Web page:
As for mercury, a child will almost certainly get more mercury exposure from her immediate environment than from vaccination. This is true, too, of the aluminum that is often used as an adjuvant in vaccines to intensify the immune response.
Our willingness to believe the news is, in many cases, not entirely innocent.
When I was researching the Victorian anti-vaccination movement, those activists often used a vampire as a metaphor for the vaccinator.
I talked to lots of people who are vaccine-hesitant, and I actually was one myself until I got further into this project, and most of them actually are in my demographic: so well-educated people with advanced degrees who are upper middle-class and have read quite a bit on the subject.
I had already drafted the manuscript that would become my first book by the time I graduated from college, but I had no idea what to do with it.
There’s something ancient and inevitable about this desire to do whatever you can to protect your child.
Nigeria and Pakistan are two countries that have had a lot of trouble with polio. And part of the reason is that there’s a lot of political unrest, and people really distrust what the government is doing. That has an effect on people’s health, and it has an effect on the health of children.
A trust-in the sense of a valuable asset placed in the care of someone to whom it does not ultimately belong-captures, more or less, my understanding of what it is to have a child.
In the 19th century, smallpox was widely considered a disease of filth, which meant that it was largely understood to be a disease of the poor. According to filth theory, any number of contagious diseases were caused by bad air that had been made foul by excrement or rot.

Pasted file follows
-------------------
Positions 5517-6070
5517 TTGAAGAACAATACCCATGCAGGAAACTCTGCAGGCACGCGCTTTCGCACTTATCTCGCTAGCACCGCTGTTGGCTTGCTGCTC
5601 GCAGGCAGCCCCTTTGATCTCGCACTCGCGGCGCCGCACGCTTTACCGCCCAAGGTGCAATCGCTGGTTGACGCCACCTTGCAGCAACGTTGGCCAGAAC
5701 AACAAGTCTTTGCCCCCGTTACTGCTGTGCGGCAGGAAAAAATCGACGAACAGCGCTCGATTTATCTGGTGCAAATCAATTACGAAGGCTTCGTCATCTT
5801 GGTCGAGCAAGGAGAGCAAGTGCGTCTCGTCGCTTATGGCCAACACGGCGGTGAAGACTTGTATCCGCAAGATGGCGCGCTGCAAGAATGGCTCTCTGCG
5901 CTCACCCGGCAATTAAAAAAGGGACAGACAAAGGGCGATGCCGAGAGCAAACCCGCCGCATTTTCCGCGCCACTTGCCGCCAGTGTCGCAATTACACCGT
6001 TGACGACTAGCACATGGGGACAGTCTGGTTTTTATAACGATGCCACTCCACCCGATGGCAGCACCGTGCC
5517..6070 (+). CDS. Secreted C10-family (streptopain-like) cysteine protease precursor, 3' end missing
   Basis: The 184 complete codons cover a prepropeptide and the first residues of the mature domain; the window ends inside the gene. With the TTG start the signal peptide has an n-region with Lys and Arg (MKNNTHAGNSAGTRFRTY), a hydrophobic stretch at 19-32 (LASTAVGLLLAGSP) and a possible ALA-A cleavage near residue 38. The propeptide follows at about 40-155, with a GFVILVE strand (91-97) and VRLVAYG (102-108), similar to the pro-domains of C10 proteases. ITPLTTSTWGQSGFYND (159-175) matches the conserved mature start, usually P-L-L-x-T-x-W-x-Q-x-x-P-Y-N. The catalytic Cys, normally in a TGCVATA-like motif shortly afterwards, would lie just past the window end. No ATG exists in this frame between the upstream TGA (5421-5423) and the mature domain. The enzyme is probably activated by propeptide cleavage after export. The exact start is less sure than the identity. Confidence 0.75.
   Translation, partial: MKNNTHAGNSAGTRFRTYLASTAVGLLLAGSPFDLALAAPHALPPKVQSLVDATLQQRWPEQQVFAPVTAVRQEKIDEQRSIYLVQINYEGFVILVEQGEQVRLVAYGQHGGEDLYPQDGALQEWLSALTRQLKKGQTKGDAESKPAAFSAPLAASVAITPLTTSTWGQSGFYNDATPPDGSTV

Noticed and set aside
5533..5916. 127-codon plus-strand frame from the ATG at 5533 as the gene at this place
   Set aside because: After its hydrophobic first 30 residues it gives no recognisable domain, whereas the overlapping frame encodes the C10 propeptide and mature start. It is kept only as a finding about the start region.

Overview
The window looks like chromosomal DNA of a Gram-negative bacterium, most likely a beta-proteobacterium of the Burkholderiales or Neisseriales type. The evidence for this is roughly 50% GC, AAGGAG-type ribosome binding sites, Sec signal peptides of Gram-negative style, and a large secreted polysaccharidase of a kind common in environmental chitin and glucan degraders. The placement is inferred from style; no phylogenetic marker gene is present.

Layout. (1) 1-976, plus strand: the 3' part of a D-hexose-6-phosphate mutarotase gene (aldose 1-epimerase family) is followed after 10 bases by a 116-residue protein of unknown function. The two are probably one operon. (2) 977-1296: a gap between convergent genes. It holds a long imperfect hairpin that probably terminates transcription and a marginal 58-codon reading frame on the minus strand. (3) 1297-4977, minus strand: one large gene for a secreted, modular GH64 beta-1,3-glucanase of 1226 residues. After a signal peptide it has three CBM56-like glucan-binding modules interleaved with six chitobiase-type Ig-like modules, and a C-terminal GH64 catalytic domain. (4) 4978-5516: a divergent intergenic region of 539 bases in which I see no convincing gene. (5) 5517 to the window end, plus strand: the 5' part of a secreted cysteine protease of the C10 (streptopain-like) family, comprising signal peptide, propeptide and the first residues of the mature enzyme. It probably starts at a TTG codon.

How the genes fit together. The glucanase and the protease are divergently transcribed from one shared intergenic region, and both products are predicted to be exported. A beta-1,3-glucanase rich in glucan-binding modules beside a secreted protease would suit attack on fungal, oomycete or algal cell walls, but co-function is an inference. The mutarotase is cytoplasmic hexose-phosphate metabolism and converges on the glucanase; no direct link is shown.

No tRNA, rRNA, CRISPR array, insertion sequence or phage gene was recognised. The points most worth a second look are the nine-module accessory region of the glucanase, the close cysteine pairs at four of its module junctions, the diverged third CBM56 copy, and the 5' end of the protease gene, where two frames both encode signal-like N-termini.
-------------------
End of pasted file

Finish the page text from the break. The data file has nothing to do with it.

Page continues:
My mother wrote poetry when I was young – I have an early memory of the sound of her typewriter – and my father told me inventive bedtime stories.
I guess I could say that I pursue questions that interest me in ways that interest me on the page, but that’s awfully vague.
I think there’s a temptation to try to think of people who don’t vaccinate as a homogenous community, but I’m not convinced that’s true. I’m not even sure that the word ‘community’ is totally accurate there, you know.
If your child’s going to ride in a car or go swimming or play soccer, all of those things involve risk. And if your child doesn’t do any of those things, then they’re probably sitting too much, and that involves risk, too.
My son is fully vaccinated, but there is one immunization on the standard schedule that he did not receive on time. This was meant to be his very first shot, the hep B administered to most babies immediately after birth.
Babies born to women who are infected with hep B – and mothers can carry the virus without their knowledge – will almost certainly be infected if they are not vaccinated within twelve hours of birth.
I think that people’s resistance to vaccination isn’t going to disappear until we address some of the nonmedical reasons for that resistance and people’s discomfort and distrust of the government. That’s bigger than what most medical professionals can handle.
Art-making was part of my daily life from a very young age, and I still love that kind of everyday art-making.
Most of us believe that dirt is good for our kids, but some of us are wary of the grass in the parks, which may or may not have been treated with toxic chemicals.